Last week it was that time of year again: International Day for the Elimination of Racial Discrimination – a noble, necessary and significant day – but how far forward are we with meeting its objectives?
BY FIZZA QURESHI
Interestingly, in September 2016, a resolution was adopted by the UN General Assembly called the New York Declaration for Refugees and Migrants. It “……strongly condemned acts and manifestations of racism, racial discrimination, xenophobia and related intolerance against refugees and migrants, and committed to a range of steps to counter such attitudes and behaviours, particularly regarding hate crimes, hate speech and racial violence”.
Many couldn’t have predicted what would happen next with Trump’s election and his subsequent order to implement a ‘Muslim and refugee ban’. But likewise, could we have predicted what would happen after the EU referendum vote too?
Racism and the EU Referendum
Last week, the Trades Union Congress, announced its survey on racism experienced by its members in the wake of the EU referendum vote. Of 1003 Black, Asian and Minority Ethnic members surveyed, over a third had witnessed or experienced racism. Even Citizens Advice Bureaux have begun to report discrimination cases related to migrant workers since last June. Many have been approaching bureaux seeking advice after they have “already been given notice from their employers stating ‘Brexit conditions’.”
Nothing unusual here though, is there? Racists have been emboldened to air their views because the EU referendum campaign was so heavily focused on immigration. It shows how carefully we need to speak about immigration, but others think otherwise.
A report earlier this month, entitled ‘Racial Self-Interest Is Not Racism’ which polled individuals on their views of racism and integration concluded that white communities that were worried about immigration were not racist, but concerned about their own self-interest, like other ethnic minority groups. It did unfortunately, ignore the fact that white communities are in the majority, and therefore when you are pushing those interests it will it be at the expense of minority communities.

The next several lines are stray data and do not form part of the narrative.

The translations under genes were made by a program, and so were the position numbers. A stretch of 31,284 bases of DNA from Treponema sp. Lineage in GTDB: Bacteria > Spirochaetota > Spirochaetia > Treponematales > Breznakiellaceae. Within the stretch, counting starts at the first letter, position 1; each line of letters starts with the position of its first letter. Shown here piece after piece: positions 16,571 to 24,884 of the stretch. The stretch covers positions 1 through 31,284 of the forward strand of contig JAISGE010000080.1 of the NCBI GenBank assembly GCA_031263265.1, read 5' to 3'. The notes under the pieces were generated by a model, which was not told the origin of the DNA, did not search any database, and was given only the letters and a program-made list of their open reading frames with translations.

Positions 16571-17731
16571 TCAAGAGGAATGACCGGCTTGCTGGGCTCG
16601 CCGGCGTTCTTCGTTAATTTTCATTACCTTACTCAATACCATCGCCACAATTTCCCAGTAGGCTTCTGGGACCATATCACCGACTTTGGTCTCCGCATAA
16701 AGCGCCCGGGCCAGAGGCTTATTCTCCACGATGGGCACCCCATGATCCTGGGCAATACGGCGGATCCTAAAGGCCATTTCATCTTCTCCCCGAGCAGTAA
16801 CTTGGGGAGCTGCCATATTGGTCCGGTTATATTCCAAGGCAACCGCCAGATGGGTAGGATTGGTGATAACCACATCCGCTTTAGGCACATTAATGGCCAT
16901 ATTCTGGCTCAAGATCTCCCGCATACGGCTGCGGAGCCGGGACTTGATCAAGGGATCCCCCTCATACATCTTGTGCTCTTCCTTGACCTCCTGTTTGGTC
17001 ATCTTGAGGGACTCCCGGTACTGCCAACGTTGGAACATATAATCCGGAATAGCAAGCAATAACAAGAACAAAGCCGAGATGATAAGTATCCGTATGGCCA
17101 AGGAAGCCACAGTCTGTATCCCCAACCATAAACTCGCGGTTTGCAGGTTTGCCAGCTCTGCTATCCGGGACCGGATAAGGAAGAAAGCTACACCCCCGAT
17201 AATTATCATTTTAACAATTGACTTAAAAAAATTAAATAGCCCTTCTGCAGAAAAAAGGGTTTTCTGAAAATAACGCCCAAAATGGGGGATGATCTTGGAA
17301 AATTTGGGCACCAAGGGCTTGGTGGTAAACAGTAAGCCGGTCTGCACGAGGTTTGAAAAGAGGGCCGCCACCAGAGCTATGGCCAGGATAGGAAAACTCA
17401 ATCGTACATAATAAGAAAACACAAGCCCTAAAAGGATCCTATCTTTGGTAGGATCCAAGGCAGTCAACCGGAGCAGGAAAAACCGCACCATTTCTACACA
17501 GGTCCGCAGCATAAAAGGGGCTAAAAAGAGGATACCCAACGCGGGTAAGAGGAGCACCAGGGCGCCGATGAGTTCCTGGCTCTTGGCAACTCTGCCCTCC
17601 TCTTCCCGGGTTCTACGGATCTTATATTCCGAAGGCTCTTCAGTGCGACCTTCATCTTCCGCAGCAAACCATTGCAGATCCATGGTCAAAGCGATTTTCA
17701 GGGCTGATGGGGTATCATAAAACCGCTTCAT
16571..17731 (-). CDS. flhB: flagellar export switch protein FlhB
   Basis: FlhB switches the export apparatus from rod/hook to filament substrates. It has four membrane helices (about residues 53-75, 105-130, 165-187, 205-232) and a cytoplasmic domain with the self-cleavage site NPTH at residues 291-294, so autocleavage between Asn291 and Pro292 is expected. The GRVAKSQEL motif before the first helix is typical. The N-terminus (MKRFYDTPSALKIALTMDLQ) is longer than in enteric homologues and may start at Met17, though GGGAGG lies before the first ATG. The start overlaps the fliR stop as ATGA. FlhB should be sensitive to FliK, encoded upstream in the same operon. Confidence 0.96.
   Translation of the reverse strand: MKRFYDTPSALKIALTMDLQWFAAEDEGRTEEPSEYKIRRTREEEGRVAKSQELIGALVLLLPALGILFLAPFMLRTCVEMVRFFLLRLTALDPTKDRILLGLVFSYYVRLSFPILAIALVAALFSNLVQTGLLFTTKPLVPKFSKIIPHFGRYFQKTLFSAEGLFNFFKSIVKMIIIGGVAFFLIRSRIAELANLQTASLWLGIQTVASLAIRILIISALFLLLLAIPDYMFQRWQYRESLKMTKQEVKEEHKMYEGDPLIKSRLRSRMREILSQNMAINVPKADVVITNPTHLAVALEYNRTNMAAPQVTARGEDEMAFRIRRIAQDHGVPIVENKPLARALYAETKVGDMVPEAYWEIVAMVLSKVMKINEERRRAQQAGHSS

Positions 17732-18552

In August last year, the UN condemned the UK for rising hate crime, along with politicians for fuelling some of the anti-migrant and refugee rhetoric while leaving abuses unpunished. Has much has changed since then?
In a Parliamentary debate on 21 March to mark ICERD, a contribution was shared by one MP, on the experience of a constituent “A middle-aged woman, originally from the Philippines, came to see me shortly after the referendum campaign. She was in deep distress………….based on the fact that her next-door neighbour came up to her the day after the referendum, 24 June, and said, “Have you packed your bags yet?” She explained that she was British and had lived in this country for 20 years; she works as a nurse at Leeds General Infirmary. He said, “But have you packed your bags yet?” She said, “Why? I am not European.” He said, “No. We voted yesterday for all of you lot to leave the country.”
Occurrences like this will, unfortunately, be the experience of some of those who have made the UK their home, especially as discussions on migration continue to be toxic. The UN’s New York Declaration has offered significant commitments to “….combating xenophobia, racism and discrimination in our societies against refugees and migrants.” But, we now need a commitment from our politicians to make sure those who are here in the UK, through choice or otherwise are made to feel welcome, and recognise how their presence makes the UK a more incredible place to live.
If you have been the unfortunate victim of, or a witness to, racist or xenophobic hate incident, please report it on iStreetWatch
Fizza Qureshi is the Director of MRN